#10: princess mononoke (1997)
Hayao Miyazaki’s personal favorite film, the legendary director had developed the story slowly for decades before it was finally put into production. The sheer level of detail in the artwork is brilliant. Miyazaki inspects every frame of the film himself and reportedly edited 80,000 frames himself by hand. The result is a truly amazing piece of art.
#9: toy story (1995)
It’s hard to overstate the impact this film had on cinema at the time. The first ever computer-animated feature film, Toy Story was not only a financial and critical smash hit, but secured Pixar as a new force in Hollywood. Just like Snow White before it, this film earned an honorary Oscar for technical achievement.
#8: schindler’s list (1993)
Based on the true story of man’s harrowing plan to save thousands of Jews from the concentration camps by employing them in his factories. A great screenplay, an amazing cast (Liam Neeson, Ralph Fiennes, Ben Kingsley), beautiful art direction, all headed by a legendary director (Spielberg) make a WWII drama you will not soon forget.
#7: rushmore (1998)
Rushmore simultaneously launched the careers of writer/director Wes Anderson and the film’s star, Jason Schwartzman, and resurrected the career of Bill Murray as a “serious” actor. All the hallmarks of an Anderson film rise to the surface in this quirky, dark-comedy: great soundtrack, a amazing screenplay, brilliant performances and a directing choices that can only be called Wes Anderson-y.
#6: fear and loathing in las vegas (1998)
A psychedelic, black comedy based on the drug-fueled writing of gonzo journalist Hunter S. Thompson. Johnny Depp gives the performance of a lifetime as Thompson and director Terry Gilliam crafts a film that floats somewhere between a dreamlike quality and drugged out nightmare. It may not be everyone’s cup of tea, but Fear and Loathing is an experience that should not be missed.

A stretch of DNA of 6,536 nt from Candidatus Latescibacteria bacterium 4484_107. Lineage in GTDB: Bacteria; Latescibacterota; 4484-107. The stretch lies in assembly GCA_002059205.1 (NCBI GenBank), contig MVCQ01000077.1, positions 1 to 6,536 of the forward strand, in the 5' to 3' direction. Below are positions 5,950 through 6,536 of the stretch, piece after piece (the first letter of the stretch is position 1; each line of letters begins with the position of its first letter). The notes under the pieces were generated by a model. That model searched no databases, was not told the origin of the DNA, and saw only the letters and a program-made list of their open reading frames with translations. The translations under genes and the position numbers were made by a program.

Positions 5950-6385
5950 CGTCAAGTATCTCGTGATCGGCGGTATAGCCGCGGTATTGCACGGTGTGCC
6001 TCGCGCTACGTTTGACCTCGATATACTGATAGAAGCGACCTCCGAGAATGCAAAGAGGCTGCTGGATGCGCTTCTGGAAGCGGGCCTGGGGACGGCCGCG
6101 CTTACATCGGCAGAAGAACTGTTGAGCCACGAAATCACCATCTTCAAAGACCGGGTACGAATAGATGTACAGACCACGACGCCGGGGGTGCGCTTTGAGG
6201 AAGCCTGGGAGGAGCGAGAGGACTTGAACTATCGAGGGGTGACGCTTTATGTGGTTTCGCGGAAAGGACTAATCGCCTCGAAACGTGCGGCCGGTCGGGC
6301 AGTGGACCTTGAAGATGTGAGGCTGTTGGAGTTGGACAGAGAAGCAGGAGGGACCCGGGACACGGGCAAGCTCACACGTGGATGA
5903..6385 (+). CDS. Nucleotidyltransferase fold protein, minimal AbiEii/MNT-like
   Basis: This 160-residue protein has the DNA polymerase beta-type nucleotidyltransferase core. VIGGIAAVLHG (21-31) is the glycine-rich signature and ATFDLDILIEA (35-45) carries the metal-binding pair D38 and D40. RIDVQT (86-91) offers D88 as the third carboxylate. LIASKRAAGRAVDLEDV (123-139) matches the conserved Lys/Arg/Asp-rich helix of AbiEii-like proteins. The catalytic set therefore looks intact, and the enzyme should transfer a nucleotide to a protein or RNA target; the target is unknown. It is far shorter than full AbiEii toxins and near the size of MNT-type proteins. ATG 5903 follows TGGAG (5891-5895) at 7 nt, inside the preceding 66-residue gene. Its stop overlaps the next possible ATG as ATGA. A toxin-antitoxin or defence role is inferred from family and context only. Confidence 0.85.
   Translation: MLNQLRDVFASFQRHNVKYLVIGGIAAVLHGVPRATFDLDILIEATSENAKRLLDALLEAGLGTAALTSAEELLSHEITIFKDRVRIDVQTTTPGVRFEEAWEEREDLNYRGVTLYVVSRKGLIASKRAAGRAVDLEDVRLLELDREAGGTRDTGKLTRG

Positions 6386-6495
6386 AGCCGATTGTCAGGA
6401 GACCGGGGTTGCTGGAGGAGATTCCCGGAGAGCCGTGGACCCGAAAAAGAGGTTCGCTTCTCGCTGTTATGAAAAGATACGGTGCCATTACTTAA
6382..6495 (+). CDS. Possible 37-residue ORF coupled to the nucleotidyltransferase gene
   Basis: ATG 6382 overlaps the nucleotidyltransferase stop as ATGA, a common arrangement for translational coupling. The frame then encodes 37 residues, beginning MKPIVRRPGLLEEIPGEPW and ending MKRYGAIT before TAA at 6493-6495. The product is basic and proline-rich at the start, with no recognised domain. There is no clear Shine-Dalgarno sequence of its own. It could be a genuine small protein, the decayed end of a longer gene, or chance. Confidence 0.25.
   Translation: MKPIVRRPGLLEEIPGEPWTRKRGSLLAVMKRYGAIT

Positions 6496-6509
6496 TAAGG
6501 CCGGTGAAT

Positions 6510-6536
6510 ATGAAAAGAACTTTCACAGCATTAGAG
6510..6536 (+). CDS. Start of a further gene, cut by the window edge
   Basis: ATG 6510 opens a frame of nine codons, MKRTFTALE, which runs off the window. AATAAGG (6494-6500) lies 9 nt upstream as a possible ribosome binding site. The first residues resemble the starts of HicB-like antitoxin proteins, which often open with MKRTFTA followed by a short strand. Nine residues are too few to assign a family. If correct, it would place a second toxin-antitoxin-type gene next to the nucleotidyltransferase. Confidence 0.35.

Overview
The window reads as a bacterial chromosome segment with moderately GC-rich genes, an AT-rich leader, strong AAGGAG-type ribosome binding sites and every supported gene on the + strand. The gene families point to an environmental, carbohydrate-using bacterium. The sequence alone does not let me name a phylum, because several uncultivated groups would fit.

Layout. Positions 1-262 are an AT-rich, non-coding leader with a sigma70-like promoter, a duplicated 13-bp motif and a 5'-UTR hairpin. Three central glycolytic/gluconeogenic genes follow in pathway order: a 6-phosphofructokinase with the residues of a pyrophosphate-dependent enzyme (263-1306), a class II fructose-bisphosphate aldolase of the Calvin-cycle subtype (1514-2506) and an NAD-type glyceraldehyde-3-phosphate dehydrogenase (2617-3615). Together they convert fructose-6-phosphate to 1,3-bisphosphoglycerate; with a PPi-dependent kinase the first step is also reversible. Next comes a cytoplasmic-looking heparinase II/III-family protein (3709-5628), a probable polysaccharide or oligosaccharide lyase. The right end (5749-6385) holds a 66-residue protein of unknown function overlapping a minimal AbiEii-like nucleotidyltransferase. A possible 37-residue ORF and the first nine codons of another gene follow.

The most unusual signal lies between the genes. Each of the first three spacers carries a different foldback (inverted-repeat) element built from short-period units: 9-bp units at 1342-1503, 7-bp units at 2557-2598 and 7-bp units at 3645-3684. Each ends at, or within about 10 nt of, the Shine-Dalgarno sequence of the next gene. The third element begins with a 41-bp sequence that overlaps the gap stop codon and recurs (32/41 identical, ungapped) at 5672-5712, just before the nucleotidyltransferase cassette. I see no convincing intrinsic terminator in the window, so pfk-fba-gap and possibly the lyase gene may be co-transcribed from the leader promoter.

#5: the lion king (1994)
The “Disney Renaissance” reached its apex with The Lion King, both financially and critically. Animation-wise, the film was a huge undertaking, with new computer programs being developed to finish certain scenes (stampede). Add an unforgettable soundtrack and an excellent cast and you’ve got a modern masterpiece.
#4: the big lebowski (1998)
This timeless cult classic, like most, was largely underappreciated upon its release. Following the success of Fargo, the Coen Brothers sunk their paws into the California-noir genre. The result is a wild ride of a film, brimming with fantastic characters, great dialogue, and enough allegories to keep film connoisseurs discussing it for decades.
#3: pulp fiction (1994)
Pulp Fiction tells the interweaving stories of several deranged and desperate characters in the LA crime scene. The quintessential postmodern film. The story unfolds in non-chronological order, the style seamlessly shifts into pastiche of multiple film genres and cultural elements of the past, and the self-referential screenplay that keeps the audience aware they are watching a film. An absolutely brilliant one at that.
#2: goodfellas (1990)
Goodfellas follows Harry Hill’s journey into, rise within, and dramatic fall from the graces of the Italian mafia. Outstanding performances, criminally underappreciated cinematography, a rock solid script, and a master class in directing from Martin Scorsese all combine to make what may be considered the greatest mobster movie of all time.
#1: fargo (1996)
A desperate used car salesman has his wife kidnapped by two deranged low-lives in order to extort a ransom from her wealthy father. The heart of this film lies not in this con-gone-wrong, but the pregnant, folksy police officer played by Frances McDormand (who earned an Oscar for the role). There’s too many things done exceedingly well in this film to list here. To put it simply: the Coen brothers prove with Fargo why they’re the best in the business.